Social Impact Bonds (SIBs) are performance-based contracts where private or philanthropic investors loan funds to accomplish a specific objective and are repaid based on whether the program achieves its goals. Denver’s SIB initiative will use funds from investors to provide housing and supportive case management services to at least 250 homeless individuals who frequently use the city’s emergency services.

    Repayment to investors is contingent upon the achievement of the program’s outcome targets for housing stability and a reduction in jail bed days. This report details the independent evaluation designed by the Urban Institute to determine whether the program achieves the outcome targets. (author abstract)

  • Individual Author: Collins, Cyleste C.; D'Andrea, Rebecca; Dean, Kendra; Crampton, David
    Reference Type: Report
    Year: 2016

    This report focuses on the evaluation of FrontLine Service, Inc.’s Housing First pilot for families and young adults using data from the time of the program’s start in April of 2013 to May of 2015. The pilot, led by Enterprise Community Partners with the support of multiple government and foundation funding streams is based on the best practice Housing First model for single adults, and focuses on providing housing to some of the county’s hardest to serve populations—young adults and families who have had substantial homeless histories as well as a disabling condition. Data from multiple sources indicated the strength of the program in retaining 89% of clients, with strong indications of housing stability, and some indications of increased income, and indications of increased self-sufficiency and decreased reliance on case managers over time. However the population remains at high risk of homelessness due to their low incomes and high needs for basic goods to maintain stability, and young adults are at risk for being “lost” to the system. (Author abstract)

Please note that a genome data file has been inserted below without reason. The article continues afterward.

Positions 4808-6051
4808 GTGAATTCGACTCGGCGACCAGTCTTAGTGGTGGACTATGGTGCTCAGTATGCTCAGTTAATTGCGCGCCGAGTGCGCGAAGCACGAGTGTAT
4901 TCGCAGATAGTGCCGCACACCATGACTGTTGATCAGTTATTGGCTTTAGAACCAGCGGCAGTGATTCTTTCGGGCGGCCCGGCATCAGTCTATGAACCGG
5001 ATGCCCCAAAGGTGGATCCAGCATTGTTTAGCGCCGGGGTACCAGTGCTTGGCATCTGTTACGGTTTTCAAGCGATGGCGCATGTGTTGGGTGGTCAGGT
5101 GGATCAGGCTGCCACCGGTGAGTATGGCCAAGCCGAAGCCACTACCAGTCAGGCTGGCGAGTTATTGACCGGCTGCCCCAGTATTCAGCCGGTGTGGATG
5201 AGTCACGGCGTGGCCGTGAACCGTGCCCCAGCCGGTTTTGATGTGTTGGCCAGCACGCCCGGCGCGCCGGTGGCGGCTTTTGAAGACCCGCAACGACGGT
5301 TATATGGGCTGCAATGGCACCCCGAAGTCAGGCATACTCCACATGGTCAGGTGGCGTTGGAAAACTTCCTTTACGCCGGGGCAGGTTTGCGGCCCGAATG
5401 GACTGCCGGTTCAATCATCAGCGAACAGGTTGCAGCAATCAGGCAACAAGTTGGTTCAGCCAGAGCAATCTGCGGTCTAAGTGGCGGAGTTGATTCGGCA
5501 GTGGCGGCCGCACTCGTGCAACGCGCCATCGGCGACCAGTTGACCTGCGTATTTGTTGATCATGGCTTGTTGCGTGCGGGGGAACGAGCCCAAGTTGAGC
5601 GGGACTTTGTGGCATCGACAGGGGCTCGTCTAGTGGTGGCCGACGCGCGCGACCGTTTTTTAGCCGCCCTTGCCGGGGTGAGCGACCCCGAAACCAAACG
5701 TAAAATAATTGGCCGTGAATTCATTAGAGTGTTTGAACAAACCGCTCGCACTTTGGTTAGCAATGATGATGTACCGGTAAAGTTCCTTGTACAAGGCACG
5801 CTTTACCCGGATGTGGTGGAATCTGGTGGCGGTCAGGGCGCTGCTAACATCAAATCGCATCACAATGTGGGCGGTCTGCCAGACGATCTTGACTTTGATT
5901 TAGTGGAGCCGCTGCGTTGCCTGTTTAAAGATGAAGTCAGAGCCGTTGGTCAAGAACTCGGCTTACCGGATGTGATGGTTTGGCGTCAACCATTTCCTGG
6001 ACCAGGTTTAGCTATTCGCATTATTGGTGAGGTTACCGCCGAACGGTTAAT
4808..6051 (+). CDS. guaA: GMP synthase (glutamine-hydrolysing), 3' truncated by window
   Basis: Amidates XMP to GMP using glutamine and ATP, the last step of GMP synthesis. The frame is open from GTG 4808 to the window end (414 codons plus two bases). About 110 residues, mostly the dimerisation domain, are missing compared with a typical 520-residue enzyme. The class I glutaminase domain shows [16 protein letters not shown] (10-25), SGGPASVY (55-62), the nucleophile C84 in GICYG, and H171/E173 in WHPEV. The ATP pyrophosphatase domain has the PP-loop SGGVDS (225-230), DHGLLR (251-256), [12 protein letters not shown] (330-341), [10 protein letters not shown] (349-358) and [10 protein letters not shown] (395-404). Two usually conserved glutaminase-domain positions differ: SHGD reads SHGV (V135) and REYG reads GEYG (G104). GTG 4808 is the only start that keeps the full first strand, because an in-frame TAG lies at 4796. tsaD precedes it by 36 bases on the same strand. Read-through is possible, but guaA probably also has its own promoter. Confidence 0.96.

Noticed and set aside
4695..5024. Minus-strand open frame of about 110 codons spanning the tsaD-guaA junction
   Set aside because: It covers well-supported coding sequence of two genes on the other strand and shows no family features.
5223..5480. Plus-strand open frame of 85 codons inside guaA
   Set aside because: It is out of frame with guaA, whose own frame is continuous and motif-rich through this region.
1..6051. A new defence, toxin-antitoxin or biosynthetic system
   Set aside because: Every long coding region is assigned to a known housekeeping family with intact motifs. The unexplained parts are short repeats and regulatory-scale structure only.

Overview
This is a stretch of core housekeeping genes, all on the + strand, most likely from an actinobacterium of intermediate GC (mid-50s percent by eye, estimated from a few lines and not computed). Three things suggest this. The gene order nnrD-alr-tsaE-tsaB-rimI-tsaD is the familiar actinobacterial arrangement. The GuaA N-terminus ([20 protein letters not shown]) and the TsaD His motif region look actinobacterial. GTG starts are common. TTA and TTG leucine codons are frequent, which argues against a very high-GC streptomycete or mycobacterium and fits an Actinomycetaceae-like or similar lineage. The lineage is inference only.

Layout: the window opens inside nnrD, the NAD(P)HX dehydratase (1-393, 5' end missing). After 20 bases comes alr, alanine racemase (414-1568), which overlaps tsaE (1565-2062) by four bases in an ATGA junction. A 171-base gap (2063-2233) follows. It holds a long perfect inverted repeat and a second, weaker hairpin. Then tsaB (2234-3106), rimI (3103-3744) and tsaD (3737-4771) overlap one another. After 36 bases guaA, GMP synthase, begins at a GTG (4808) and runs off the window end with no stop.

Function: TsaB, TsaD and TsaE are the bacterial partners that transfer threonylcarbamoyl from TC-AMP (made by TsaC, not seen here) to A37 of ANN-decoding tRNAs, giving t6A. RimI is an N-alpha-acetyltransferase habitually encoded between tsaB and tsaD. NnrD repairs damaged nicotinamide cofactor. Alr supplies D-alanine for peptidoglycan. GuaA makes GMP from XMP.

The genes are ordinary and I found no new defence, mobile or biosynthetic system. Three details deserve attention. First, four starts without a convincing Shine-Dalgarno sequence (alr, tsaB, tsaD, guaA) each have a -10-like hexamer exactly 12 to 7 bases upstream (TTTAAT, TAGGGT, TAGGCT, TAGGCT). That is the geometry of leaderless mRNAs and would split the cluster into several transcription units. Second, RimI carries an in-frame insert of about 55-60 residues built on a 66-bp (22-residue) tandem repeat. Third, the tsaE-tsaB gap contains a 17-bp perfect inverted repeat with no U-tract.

This report focuses on the evaluation of FrontLine Service, Inc.’s Housing First pilot for families and young adults using data from the time of the program’s start in April of 2013 to May of 2015. The pilot, led by Enterprise Community Partners with the support of multiple government and foundation funding streams is based on the best practice Housing First model for single adults, and focuses on providing housing to some of the county’s hardest to serve populations—young adults and families who have had substantial homeless histories as well as a disabling condition. Data from multiple sources indicated the strength of the program in retaining 89% of clients, with strong indications of housing stability, and some indications of increased income, and indications of increased self-sufficiency and decreased reliance on case managers over time. However the population remains at high risk of homelessness due to their low incomes and high needs for basic goods to maintain stability, and young adults are at risk for being “lost” to the system. (Author abstract)

  • Individual Author: Center for Housing Policy
    Reference Type: Report
    Year: 2011

    This case study, one of three prepared by the Center for Housing Policy presented at the National Building Museum's How Housing Matters Conference, describes a long-standing program that uses secure and affordable housing, provided through voucher assistance and public housing, to improve residents' economic opportunities.